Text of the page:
This was originally posted on orlandograce.org.
Psalm 46:10: “Be still, and know that I am God…”
We believe that empty spaces are wastes of spaces. Like all good Americans we place a high value on efficiency, and how can a vacant moment be accomplishing anything? This is why we have such a hard time with waiting. And this is also why we create all sorts of diversions to make sure we never feel the weight of an ounce of boredom. But things do happen when nothing happens. In fact, the silence of a moment is often when we are confronted with ourselves and with God. And that’s why we want to run away from it.
I’m currently reading through Chuck DeGroat’s book, Leaving Egypt: Finding God in the Wilderness Places, and came across this quote from Thomas Merton:
To allow oneself to be carried away by a multitude of conflicting concerns, to surrender to too many demands, to commit oneself to too many projects, to want to help everyone in everything, is to succumb to violence.
As a musician this makes sense to me. Most people think music is made up of the notes we choose to play, and of course that’s true, but music is also fundamentally about the notes we choose not to play. The rhythms and melodies leave space in the right places. How annoying would it be to have a guitarist play an incredible ripping guitar solo full of a million notes going a million miles per hour on an acoustic ballad? Or how annoying would it be to have a drummer constantly play a drum solo, slamming his sticks into every piece of equipment imaginable in the middle of a singer’s melody? The melody would get lost in the notes.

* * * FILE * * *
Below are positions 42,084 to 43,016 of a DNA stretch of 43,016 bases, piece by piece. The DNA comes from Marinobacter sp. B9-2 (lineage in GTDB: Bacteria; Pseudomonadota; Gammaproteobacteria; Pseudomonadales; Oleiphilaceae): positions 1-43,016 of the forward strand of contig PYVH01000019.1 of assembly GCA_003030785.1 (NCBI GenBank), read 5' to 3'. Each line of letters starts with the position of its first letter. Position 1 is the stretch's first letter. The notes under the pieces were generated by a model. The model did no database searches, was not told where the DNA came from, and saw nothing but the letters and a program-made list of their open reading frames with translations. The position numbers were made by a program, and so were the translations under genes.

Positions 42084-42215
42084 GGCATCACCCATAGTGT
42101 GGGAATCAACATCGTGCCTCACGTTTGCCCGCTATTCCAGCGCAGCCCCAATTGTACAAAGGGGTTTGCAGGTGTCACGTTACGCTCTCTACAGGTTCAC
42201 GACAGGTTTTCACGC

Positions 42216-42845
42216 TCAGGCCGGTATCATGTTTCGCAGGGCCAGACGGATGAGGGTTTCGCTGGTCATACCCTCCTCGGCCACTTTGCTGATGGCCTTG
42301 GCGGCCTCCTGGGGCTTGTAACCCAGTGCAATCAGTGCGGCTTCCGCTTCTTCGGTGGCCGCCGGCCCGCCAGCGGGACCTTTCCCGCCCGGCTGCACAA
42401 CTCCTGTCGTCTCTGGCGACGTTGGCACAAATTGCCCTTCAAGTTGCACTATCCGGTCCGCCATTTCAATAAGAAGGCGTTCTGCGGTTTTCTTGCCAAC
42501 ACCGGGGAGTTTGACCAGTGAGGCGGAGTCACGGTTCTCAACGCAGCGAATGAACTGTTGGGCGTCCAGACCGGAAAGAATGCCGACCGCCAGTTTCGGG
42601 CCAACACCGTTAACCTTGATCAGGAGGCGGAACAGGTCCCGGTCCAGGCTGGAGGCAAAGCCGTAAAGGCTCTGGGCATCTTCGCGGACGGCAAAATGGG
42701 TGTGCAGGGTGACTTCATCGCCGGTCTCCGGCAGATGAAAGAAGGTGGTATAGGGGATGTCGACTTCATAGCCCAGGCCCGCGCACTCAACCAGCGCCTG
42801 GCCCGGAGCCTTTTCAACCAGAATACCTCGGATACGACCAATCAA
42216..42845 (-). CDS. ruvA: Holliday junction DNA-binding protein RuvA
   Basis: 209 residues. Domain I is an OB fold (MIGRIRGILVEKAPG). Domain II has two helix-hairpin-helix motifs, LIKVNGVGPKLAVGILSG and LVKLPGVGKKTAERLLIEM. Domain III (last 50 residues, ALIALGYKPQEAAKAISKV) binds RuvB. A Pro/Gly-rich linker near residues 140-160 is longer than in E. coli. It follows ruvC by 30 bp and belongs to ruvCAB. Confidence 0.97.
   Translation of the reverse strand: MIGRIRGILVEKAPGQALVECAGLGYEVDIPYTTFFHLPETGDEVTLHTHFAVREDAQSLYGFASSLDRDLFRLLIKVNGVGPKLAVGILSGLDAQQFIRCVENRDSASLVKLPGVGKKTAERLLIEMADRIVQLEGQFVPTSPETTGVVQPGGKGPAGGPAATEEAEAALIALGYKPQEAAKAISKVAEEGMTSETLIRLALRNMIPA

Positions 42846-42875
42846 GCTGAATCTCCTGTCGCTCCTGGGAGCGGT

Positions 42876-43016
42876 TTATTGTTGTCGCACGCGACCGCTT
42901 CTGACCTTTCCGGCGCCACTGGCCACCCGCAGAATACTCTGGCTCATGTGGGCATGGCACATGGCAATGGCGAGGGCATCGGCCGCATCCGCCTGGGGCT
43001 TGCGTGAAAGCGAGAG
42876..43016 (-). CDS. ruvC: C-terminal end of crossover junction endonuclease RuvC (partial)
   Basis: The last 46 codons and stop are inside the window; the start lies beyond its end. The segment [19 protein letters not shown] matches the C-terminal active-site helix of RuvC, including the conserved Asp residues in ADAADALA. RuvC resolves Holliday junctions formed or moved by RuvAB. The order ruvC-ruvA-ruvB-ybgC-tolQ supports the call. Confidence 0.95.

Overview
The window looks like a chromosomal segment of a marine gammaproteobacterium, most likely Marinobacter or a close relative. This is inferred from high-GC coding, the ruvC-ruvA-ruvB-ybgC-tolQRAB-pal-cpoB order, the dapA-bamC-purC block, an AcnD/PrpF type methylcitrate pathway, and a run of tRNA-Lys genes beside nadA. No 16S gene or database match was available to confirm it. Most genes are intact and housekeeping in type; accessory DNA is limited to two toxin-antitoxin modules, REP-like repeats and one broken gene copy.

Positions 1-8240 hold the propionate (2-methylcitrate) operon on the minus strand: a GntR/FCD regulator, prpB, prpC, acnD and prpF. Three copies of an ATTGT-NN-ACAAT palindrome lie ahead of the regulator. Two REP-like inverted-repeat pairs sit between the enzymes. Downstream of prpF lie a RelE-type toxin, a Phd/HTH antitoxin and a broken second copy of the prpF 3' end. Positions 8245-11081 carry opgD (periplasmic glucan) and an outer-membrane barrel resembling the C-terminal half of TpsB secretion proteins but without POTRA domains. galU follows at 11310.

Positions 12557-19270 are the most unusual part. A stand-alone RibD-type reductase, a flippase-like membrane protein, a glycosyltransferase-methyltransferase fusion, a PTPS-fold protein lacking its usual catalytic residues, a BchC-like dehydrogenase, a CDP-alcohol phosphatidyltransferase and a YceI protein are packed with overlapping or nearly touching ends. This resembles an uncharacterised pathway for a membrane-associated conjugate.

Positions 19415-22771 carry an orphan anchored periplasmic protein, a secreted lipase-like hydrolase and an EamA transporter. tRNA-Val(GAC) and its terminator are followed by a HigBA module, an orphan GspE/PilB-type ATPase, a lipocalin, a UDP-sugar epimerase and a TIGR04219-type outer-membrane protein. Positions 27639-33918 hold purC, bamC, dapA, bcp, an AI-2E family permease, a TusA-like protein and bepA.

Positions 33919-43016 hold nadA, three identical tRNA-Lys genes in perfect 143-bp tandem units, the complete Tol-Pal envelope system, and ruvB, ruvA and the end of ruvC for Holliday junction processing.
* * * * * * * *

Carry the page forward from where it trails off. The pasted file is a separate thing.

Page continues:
If all notes and rhythms were being played at once, it would sound like a horrible cacophony. And one interesting point: we can’t even do that if we wanted! No human being on any instrument (that I know of, non-electronic at least) can play every note all the time simultaneously. That should be a good anaology for us.
We submit ourselves to violence every time we try and cram two tons into a 16 oz. container. And then we feel guilty that we couldn’t fit it all in. Knowing what goes in that container requires us to trust and rely on God to tell us: to tell us more of who He is, more of who we are, more of what our world is about. We’d much rather make those decisions ourselves, but we’re not made for that, we can’t do it.
What are the melodies that might be getting lost in your noise of notes? How are we not honoring the empty spaces that God has designed us to live within? When a day doesn’t work as planned, are we completely wrecked? When we don’t cross everything off that to-do list, are we unloving toward others? When a building takes much longer than anticipated, are we unduly frustrated?
We all tend to orient our lives around removing these “empty” spaces, where God is asking us to seek Him in them.
Often it is the spaces between the notes that provide the rhythm.
A space master is a life master. You bring up some wonderful points to reflect on. Spaces whether they are contracted or expanded, light or dark, full or empty have profound meanings for how we live our lives and what in return is attracted to our lives.